Announcing the Fifth Southern National Congress

Since we are on the subject of secession:

Announcing The Fifth Southern National Congress

It is my pleasure to announce that the 2012 РFifth Southern National Congress Рwill be held in the Alabama LS culture center and headquarters in Wallsboro (Elmore County), Alabama, on 15-16 March 2013 (Friday-Saturday).

The LS building is located on US Hwy. 231 north of Montgomery, the first Capital of the Confederacy.

The Fifth Congress will be the most important yet. As our country continues to deteriorate right in front of eyes, we are reminded daily why we became delegate.

Click here to download a pdf format registration form and here to download a Microsoft Word registration form. Please complete form, attach check and mail to the address on the form.

Each delegate will make their own lodging reservations.


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6 thoughts on “Announcing the Fifth Southern National Congress

  1. Sempronius

    Question for any legal scholar or historian regarding Lincoln’s tariffs: Were they constitutional? Does the accepted Southern understanding of the C allow for the imposition of tariffs?

  2. Weaver

    I believe they were constitutional. The South sold cotton to England and imported much else, though industry was growing. The North wanted to protect its industries, so they’d grow. I’m not sure if debt from the Mexican-American war was an issue. I grew up hearing the surplus money was used in or given to the North. South Carolina had wanted to secede before.

    Lincoln opposed the expansion of slavery, which would have reduced the South’s power in the Union over time. The South wanted states to choose as they joined the Union.

    I rather like tariffs and the halting of slavery’s expansion. My complaints are the total war / invasion and the dramatic change in the constitution post-war relative to how it was prior. Also, secession should have been allowed.

    I wouldn’t consider myself an historian. I’ve read some things, but you’re seeking certainty. It’s not easy for me to see the justification for the North’s actions, since I’m a Southerner.

  3. Weaver

    President James Buchanan’s Fourth Annual Message to Congress on the State of the Union. December 3, 1860.

    The question fairly stated is, Has the Constitution delegated to Congress the power to coerce a State into submission which is attempting to withdraw or has actually withdrawn from the Confederacy? If answered in the affirmative, it must be on the principle that the power has been conferred upon Congress to declare and to make war against a State. After much serious reflection I have arrived at the conclusion that no such power has been delegated to Congress or to any other department of the Federal Government. It is manifest upon an inspection of the Constitution that this is not among the specific and enumerated powers granted to Congress, and it is equally apparent that its exercise is not “necessary and proper for carrying into execution” any one of these powers. So far from this power having been delegated to Congress, it was expressly refused by the Convention which framed the Constitution.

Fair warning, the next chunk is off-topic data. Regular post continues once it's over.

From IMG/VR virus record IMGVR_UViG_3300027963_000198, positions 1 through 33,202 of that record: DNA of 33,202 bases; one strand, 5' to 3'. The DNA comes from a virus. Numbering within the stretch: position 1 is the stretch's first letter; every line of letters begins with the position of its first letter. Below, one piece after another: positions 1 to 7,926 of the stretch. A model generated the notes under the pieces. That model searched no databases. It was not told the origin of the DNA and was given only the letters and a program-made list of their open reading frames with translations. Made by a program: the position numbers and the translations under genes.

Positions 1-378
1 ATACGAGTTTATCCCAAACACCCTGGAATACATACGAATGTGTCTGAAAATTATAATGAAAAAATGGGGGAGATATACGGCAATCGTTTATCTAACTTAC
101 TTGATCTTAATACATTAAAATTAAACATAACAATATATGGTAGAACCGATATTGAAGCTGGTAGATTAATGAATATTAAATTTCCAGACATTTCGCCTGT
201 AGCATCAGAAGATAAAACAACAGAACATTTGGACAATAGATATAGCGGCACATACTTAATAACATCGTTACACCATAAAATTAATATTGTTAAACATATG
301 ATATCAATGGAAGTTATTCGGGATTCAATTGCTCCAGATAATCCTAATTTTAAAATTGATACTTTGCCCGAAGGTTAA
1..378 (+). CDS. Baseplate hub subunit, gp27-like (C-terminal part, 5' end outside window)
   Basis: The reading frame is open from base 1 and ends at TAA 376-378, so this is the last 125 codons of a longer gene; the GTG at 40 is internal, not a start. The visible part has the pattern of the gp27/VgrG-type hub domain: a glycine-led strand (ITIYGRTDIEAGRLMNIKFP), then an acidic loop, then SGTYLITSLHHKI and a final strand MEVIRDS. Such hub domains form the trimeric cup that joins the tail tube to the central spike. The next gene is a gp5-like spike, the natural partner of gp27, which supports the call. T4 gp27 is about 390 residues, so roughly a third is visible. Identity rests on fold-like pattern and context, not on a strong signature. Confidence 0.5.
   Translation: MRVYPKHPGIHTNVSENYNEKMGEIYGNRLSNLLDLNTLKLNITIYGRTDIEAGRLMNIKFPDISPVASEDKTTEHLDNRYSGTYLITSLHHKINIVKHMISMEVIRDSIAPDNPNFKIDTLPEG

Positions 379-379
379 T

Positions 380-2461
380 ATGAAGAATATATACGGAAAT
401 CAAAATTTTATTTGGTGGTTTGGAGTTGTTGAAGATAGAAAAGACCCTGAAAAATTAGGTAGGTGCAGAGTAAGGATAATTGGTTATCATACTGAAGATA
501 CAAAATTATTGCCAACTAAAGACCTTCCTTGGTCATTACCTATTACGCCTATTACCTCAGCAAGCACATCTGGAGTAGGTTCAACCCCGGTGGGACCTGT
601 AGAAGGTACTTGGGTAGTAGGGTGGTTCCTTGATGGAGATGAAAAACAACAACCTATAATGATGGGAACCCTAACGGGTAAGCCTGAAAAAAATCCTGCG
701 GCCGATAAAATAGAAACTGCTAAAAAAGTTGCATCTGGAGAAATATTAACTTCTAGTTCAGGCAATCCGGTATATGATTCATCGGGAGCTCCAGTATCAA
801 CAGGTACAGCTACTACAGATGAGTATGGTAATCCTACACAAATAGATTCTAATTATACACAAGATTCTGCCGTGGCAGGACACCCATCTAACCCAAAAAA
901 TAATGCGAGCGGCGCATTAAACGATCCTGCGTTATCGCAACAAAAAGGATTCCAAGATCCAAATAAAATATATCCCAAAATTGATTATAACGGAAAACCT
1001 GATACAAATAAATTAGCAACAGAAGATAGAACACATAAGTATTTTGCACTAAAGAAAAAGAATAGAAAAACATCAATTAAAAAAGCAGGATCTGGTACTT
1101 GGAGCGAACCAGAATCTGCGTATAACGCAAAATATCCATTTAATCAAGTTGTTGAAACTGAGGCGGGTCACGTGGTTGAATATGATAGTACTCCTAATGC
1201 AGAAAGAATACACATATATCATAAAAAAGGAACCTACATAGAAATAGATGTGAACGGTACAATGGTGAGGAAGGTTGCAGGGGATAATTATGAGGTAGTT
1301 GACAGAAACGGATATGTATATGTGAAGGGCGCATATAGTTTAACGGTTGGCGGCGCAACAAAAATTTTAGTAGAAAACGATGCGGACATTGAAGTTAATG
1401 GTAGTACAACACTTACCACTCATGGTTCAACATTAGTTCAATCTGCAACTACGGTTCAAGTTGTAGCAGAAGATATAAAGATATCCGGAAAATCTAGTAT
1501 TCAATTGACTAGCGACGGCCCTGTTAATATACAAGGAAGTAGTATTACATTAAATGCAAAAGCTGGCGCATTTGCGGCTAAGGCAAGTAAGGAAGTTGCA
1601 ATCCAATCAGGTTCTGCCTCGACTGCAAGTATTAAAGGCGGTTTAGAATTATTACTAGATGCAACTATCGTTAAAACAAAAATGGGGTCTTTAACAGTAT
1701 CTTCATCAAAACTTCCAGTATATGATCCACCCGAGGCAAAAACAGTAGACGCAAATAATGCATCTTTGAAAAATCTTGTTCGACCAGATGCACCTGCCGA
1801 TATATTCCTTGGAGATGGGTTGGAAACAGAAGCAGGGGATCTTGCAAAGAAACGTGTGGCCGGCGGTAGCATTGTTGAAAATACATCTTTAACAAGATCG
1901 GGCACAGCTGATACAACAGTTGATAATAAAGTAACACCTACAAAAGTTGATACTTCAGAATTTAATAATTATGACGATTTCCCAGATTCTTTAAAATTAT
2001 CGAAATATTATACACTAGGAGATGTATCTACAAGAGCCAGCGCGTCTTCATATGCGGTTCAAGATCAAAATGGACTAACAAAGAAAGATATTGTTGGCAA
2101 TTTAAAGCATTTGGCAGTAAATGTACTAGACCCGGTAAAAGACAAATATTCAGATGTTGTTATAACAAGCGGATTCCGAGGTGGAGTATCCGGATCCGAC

It appears from the proceedings of that body that on the 31st May, 1787, the clause “authorizing an exertion of the force of the whole against a delinquent State” came up for consideration. Mr. Madison opposed it in a brief but powerful speech, from which I shall extract but a single sentence. He observed:

    The use of force against a State would look more like a declaration of war than an infliction of punishment, and would probably be considered by the party attacked as a dissolution of all previous compacts by which it might be bound.

    Upon his motion the clause was unanimously postponed, and was never, I believe, again presented. Soon afterwards, on the 8th June, 1787, when incidentally adverting to the subject, he said: “Any government for the United States formed on the supposed practicability of using force against the unconstitutional proceedings of the States would prove as visionary and fallacious as the government of Congress,” evidently meaning the then existing Congress of the old Confederation.

    Without descending to particulars, it may be safely asserted that the power to make war against a State is at variance with the whole spirit and intent of the Constitution. Suppose such a war should result in the conquest of a State; how are we to govern it afterwards? Shall we hold it as a province and govern it by despotic power? In the nature of things, we could not by physical force control the will of the people and compel them to elect Senators and Representatives to Congress and to perform all the other duties depending upon their own volition and required from the free citizens of a free State as a constituent member of the Confederacy.

  4. Weaver

    Even if you decide slavery, or at least a fear of slave revolts and ultimately freed blacks who’d drive down wages and cause crime, as the ultimate cause for the South’s secession; the North didn’t want multiculturalism.

    I should probably study the matter further. But whatever my conclusion, it’s the war itself I don’t like.

  5. Sempronius

    Thanks Weaver. If Lincoln’s tariff was constitutional then that puts things in a somewhat different light.

    Maybe the South could have turned to smuggling…..

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